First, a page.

Mike B

Segregation too.


I wonder if some of this has to do with the fact that the Civil War largely played out in Southern territory. With a couple of notable exceptions (Antietem, Gettysburg), the major battles - the events that are usually thought of as being worthy of some form of "commemoration" - took place in the South. I have Southern relatives, and things like the destruction of Atlanta and Sherman's march still sting. They may have lost the war, but many Southerners feel strongly that preserving the memory of the blood that was shed on their soil is important.

Mike B

I would agree with this. The "northern" battles of Gettysburg and Antietam see quite a large turnout from Union supporters. Also Gettysburg hosts a huge event every year at their Remembrance Weekend which commemorates the Gettysburg address in November. From personal experience Confederate reenactors are most definitely in the minority at that event, although they do get points for enthusiasm.

Brook Davis

It has nothing to do with economics. It has to do with state pride and independence. It has to do with the federal government over stepping it's constitutional boundaries and interfering with states rights. The Southern states have an independent spirit that is lacking in the North.


" interfering with states rights" - state rights to own slaves?


Are you serious? If you polled 100 Southerners on this matter I doubt ten would say that they keep the Civil War at the forefront of their minds because they were near the top of the heap economically prior to the War.

I am not a Southerner (though my great-grandfather did fight for the South), but I would guess it has more to do with a longing for the genteel antebellum traditions of the South as personified by a man like Robert E. Lee than with any economic considerations. And, to be honest, a touch of residual racism.

caleb b

The Trojans lost the war, but are remembered far more than the Greeks. Schools use the Trojans as mascots. Ever heard of the Greeks as a mascot?

I agree with the reasons above: a romanticized view of a civilization before the war. The Iliad/Odyssey and Gone with the Wind are probably pretty good proxies for one another.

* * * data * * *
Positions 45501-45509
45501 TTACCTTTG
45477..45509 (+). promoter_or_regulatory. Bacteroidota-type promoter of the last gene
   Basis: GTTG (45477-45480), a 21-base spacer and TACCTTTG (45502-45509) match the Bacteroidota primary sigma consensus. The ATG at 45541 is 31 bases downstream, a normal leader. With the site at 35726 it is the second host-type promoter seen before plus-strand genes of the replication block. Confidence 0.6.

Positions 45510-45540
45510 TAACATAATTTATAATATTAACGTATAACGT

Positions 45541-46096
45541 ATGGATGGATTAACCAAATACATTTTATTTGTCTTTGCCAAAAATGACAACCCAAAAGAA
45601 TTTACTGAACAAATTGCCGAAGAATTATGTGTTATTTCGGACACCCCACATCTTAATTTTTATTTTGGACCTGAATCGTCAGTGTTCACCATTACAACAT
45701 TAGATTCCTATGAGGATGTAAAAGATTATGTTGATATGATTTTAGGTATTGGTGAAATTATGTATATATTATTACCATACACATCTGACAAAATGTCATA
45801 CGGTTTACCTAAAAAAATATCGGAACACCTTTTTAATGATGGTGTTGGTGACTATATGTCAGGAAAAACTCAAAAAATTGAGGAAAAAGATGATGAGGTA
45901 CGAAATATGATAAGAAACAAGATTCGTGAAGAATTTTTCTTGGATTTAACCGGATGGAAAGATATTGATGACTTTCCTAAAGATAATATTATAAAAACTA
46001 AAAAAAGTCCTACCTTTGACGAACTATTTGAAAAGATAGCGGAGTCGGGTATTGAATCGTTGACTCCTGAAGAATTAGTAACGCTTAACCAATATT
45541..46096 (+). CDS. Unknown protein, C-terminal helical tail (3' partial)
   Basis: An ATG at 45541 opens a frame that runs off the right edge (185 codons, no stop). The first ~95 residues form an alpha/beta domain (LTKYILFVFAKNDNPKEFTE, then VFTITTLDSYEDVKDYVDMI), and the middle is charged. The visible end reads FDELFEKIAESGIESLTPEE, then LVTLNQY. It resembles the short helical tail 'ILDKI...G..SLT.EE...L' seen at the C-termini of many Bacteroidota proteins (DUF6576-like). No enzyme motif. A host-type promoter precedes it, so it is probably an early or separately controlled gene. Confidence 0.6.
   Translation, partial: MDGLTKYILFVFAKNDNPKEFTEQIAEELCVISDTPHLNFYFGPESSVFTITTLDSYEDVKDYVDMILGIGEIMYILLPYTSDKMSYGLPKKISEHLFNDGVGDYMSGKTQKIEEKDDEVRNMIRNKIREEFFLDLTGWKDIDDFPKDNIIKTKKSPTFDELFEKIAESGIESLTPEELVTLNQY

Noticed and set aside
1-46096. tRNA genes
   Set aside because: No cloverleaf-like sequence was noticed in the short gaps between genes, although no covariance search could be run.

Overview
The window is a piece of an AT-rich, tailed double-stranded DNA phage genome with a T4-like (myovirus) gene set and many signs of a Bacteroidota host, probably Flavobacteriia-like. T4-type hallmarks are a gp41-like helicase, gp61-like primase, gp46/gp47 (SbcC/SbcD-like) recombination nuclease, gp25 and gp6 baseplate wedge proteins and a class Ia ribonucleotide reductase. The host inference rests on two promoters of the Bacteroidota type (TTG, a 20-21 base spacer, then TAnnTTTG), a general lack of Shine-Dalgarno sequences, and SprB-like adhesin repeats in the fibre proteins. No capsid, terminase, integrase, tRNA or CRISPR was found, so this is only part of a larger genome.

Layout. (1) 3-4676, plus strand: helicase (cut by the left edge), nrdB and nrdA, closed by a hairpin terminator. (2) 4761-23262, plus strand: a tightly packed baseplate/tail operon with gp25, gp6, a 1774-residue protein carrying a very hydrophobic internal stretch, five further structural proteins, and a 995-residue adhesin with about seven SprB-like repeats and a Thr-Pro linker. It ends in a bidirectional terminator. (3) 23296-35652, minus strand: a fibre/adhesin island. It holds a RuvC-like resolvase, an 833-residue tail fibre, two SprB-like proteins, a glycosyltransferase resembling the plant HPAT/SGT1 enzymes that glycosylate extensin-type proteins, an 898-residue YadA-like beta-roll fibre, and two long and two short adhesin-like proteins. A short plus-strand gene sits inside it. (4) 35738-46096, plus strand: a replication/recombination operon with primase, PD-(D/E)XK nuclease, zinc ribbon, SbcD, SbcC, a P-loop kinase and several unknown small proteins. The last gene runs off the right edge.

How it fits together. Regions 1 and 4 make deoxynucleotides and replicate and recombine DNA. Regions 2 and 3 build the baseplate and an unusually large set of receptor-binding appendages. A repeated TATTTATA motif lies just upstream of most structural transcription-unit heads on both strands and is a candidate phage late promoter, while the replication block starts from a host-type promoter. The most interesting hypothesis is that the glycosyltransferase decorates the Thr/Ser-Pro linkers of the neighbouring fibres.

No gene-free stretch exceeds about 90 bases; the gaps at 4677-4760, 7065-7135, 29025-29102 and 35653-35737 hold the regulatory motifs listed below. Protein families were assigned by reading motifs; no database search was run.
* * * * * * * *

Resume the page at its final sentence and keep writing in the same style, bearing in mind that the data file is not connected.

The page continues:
Mike B

I've heard of the Spartans as a mascot and they and other Greeks form the model for Western military discipline that continues to this day.

Mike B

Perhaps because the South's entire war strategy was to "Want it More". That may have worked back in the middle ages, but in an industrial world the way to win is through the cold application of resources through science and technology. Fortunately or not, the South has maintained this strategy, continuing to promote the value of the Lost Cause while completely neglecting its education system.

As the South, bringing the United States down in international rankings and reputation since 1862.

Brook Davis

I guess that's why our economy in the South is doing so much better than your Yankee states!!!


I think it is like a faded southern belle remembering her glory days, back when she dazzled with her entrance, charmed with her wit, and caught the imaginations of the boys.

Very simply, we southerners are not REALLY remembering the war. We have cherry-picked our memories--photoshopped them, if you will. Our horrific defeats are turned into something noble and bittersweet...instead of the decimation that it was. And our victories, well, they have been made equivalent to the bringing down of Troy.

It's very much like an old-timer remembering The Great Depression. Instead of the bone-rattling poverty and hurt, you hear things like, "Well, times were hard, but..." and they often fill in the blank with some precious memory of a schoolgirl in calico.